As part of a Historical Fiction unit, 5th graders in Westfield Public Schools read Number the Stars by Lois Lowry, a historical fiction novel that follows a friendship between a Jewish girl and a Christian girl in Copenhagen and their journey to freedom during World War II. Recent virtual presentations on the Holocaust provided students with important real-life context to these classroom experiences.
Holocaust survivor Peter Fleischmann joined Tamaques Elementary School 5th graders virtually on March 26 to share his story. Fleischmann was 14 years old when his family fled Nazi-occupied Czechoslovakia in 1941.
“Six million Jews were killed in the Holocaust. That is a statistic,” said Mr. Fleischmann as he showed the students a picture of his beloved aunts and uncles during his virtual presentation. “These aunts and uncles took care of me every summer. They were close to me. They made sure I was okay. [All but two] were killed in concentration camps. Their only guilt was that they were Jews. They are not statistics. They are persons who were close to me, with personalities, who took care of me. I miss them to this day.”
The journey from Czechoslovakia took Mr. Fleischmann, his parents, and older brother to Germany, France, Spain, Portugal, Cuba and finally to New York City. While at the French-Spanish border, a stranger intervened to save the family from having to remain in Nazi-occupied France.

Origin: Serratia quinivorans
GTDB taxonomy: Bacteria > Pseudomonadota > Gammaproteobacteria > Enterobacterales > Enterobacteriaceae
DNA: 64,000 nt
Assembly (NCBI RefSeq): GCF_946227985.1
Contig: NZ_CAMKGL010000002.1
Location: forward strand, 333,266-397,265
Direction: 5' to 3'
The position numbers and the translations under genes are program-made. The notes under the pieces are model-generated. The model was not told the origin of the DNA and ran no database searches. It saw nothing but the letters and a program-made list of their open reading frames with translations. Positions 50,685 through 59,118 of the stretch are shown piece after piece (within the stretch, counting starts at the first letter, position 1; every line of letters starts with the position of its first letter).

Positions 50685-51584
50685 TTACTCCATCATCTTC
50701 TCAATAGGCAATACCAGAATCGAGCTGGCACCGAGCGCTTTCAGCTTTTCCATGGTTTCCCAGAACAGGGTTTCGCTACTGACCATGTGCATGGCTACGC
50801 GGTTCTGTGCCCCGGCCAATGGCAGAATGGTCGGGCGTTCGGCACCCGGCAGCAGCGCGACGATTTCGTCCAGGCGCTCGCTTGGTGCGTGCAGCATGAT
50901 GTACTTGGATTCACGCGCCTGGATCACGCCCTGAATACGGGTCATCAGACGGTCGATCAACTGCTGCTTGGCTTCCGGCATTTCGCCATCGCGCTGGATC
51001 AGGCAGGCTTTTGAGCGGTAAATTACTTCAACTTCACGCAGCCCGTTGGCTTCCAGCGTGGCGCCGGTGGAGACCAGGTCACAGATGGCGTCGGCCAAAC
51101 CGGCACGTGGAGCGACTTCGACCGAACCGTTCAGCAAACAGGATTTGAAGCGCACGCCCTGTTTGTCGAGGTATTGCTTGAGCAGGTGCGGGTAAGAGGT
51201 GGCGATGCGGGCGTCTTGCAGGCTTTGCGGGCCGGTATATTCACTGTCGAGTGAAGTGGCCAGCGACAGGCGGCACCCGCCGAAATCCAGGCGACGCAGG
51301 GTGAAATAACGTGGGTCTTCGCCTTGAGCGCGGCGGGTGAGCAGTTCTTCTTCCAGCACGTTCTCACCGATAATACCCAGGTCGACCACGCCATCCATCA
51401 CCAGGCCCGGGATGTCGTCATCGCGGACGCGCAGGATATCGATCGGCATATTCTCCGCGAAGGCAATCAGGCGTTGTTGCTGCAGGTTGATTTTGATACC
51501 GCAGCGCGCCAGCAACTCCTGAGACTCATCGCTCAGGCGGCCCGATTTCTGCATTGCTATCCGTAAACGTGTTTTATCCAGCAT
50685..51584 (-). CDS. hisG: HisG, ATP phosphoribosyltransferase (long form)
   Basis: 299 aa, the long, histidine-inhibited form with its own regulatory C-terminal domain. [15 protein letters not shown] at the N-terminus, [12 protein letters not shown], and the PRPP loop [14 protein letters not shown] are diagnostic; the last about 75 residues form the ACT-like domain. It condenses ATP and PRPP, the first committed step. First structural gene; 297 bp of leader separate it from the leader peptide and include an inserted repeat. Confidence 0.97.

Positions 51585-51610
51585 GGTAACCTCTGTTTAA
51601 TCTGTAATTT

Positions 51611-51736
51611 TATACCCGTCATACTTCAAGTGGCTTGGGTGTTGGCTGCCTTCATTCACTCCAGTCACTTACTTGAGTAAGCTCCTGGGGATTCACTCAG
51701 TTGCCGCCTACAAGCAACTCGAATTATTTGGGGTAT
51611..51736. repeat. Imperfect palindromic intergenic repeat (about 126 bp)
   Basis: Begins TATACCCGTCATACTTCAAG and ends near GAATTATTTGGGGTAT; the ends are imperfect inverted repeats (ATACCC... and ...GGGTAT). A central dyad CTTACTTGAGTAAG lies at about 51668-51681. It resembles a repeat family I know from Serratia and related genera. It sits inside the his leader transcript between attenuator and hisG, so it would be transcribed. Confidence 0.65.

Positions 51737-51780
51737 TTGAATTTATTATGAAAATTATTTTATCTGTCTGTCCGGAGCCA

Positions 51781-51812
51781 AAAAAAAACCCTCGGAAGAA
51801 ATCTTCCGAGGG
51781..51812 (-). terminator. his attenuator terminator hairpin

“We survived because a total stranger saw something happening that he did not feel was correct and came to our assistance,“ said Mr. Fleischmann who explained that his father’s name had appeared on a list of people who fought against the Nationalists during the Spanish Civil War. “This stranger put us up for the night and explained to the police chief that the Paul Fleischmann on the list was not my father.”
This misunderstanding was cleared up and the family was able to continue their journey, said Mr. Fleischmann who works with the Holocaust Council of the Jewish Federation of Greater Metrowest New Jersey to share his experience with students. The Tamaques 5th grade team of teachers Marisa Truselo, Victor Alfonso, Nicole Barbuto, and Lori Swanson worked with the Holocaust Council to arrange the virtual presentation.
“Every day I work with survivors to bring their stories to students like you. I hope and pray they are here to tell their stories for many, many years to come,” said Ilyse Shainbrown, Director of Holocaust Education at the Holocaust Council. “You are probably the last generation to meet with a Holocaust survivor, to meet them face-to-face and hear their story. Think of somebody you will see or speak to in the next 24 hours – your parents, siblings, a friend – and please promise to tell the story of Mr. Peter Fleischmann to that person. If we each tell that story one time, we double the amount of people who hear his story.”
“The lesson I would ask you to learn from my story is not necessarily the details of my story but that, in your lives, you cannot go through life with a blind eye or deaf ears,” Mr. Fleischmann added. “Don’t stand by and allow something to happen that shouldn’t be happening. Don’t do something that you shouldn’t be doing. Don’t be a bystander. Be an upstander.”
A stranger also saved Holocaust survivor Sally Frishberg and her family. McKinley 5th graders welcomed her for a virtual presentation on March 18.